Reason, Not Demagoguery, Needed on Police Pay Issue

The issue for many outside of law enforcement, including journalists, is difficult to understand; however, when it comes to “pay” for “fired” Milwaukee police officers, the facts are rarely explained well by members of the media, including those in talk-radio.

Officers are fired for a variety of reasons.  In most instances, when a termination proceeding is initiated, an officer is convicted of a crime.  I find this somewhat ironic since a handful of police departments in Wisconsin actually hire applicants with minor criminal convictions (disorderly conduct or first offense OWI, which in most states is a misdemeanor).

Being Wisconsin’s only Class A city—defined by state law as a municipality with a population of over 500,000—many state laws applicable to Milwaukee do not affect other cities, villages or towns.  This is why political leaders out-state often refer to Wisconsin’s only Class A city as ‘the State of Milwaukee.’

The administration of police departments, as well as the disciplinary process involving police officers, is tied to Milwaukee’s Class A designation.  Unfortunately, some in the media—those with a rather noticeable bias against Milwaukee officers—have contorted and twisted the issue to the point that requires a reasoned explanation.  

For whatever reason—one that has never been fully explained—the Milwaukee Police Department’s chief of police is the only leader of a municipal law enforcement agency in Wisconsin that can subjectively and arbitrarily fire a police officer.  In all other municipal jurisdictions, a police chief can simply recommend to their respective police and fire commissions that an officer be terminated.  These commissions then conduct a just cause hearing to affirm the police chief’s recommendation or collectively confer to make their own disciplinary recommendations.  However, police officers from every other municipal jurisdiction receive their pay throughout the hearing process.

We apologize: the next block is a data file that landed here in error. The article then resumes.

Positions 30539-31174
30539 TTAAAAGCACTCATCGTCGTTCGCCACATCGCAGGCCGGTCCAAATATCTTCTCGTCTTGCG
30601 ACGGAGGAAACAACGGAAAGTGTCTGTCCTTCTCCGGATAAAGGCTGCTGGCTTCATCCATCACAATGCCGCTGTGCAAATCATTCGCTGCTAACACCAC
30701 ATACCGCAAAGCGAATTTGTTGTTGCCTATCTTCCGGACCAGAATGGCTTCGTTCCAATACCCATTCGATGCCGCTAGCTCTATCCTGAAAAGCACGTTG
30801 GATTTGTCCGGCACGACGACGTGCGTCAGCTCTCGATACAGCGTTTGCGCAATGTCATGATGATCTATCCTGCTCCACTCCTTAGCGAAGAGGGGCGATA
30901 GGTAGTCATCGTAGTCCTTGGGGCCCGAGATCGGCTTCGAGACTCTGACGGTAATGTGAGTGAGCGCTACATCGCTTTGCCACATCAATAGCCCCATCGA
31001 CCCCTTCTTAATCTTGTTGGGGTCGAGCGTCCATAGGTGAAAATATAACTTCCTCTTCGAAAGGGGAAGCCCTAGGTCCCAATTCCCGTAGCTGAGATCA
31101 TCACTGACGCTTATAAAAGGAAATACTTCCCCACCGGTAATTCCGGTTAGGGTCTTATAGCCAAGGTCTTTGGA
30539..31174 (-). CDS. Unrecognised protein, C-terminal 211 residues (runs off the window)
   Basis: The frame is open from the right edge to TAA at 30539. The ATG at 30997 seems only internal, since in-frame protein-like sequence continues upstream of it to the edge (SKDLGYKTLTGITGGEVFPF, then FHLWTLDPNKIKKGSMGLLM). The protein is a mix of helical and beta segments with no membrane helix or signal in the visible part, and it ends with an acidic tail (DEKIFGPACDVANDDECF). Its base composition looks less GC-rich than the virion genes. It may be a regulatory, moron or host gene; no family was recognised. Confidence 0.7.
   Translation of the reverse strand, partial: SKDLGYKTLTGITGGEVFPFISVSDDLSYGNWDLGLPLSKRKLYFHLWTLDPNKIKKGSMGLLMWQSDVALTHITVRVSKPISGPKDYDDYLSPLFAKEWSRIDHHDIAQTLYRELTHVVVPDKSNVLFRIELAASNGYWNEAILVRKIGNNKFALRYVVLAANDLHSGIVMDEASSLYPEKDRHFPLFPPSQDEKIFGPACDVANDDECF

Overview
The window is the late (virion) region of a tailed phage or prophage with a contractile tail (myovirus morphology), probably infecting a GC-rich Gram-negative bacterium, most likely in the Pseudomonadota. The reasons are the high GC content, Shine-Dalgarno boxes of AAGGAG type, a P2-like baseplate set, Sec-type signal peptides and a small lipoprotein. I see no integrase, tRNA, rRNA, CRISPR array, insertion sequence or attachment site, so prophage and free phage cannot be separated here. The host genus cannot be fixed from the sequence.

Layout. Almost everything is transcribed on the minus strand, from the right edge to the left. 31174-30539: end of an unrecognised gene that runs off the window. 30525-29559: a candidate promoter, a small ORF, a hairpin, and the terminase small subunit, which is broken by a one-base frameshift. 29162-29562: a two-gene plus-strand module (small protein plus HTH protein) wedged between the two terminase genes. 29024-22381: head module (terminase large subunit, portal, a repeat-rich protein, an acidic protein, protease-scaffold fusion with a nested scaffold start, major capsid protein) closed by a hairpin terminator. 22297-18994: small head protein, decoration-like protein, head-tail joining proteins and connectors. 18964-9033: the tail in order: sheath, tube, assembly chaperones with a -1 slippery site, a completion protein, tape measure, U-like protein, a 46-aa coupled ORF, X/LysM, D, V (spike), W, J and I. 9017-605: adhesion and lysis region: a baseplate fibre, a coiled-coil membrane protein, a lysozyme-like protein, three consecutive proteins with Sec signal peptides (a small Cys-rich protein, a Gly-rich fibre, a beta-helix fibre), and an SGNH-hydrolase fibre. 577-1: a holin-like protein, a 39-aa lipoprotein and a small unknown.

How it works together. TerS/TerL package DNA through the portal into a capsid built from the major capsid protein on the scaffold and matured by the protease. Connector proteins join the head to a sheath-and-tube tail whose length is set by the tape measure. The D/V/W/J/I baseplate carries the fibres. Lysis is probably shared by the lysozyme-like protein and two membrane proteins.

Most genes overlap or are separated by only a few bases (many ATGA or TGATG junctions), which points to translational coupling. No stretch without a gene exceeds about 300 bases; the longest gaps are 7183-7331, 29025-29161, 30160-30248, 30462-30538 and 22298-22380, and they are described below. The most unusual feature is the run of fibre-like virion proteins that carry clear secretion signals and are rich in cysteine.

The way the law now stands, police officers in Milwaukee are the ONLY officers in the state that immediately forfeit salary based on the arbitrary and subjective findings of their police chief.

Some left-wing police haters, fiscal conservatives, and country club types, you know the crowd—those that sit on their confortable suburban patios sipping cocktails, while lacking the intestinal fortitude required to patrol Milwaukee’s inner city—could care less.  They argue two points:  that officers are rarely fired without cause and that fired officers can receive back pay if they are reinstated by the Fire and Police Commission. 

Now, imagine you are an officer fired arbitrary and wrongfully by the police chief.  You depend on your salary to pay the mortgage and need a health insurance plan to cover your family, but, because you either did something politically incorrect or work for a particular unit within the department on the outs with the chief of police, you find yourself fired without so much as a just cause hearing.  State leaders, as well as the editorial board at the Milwaukee Journal Sentinel, apparently believe that law enforcement salaries are so lavish that individual officers should simply set aside $25,000 to $50,000 in case they become political hot potatoes.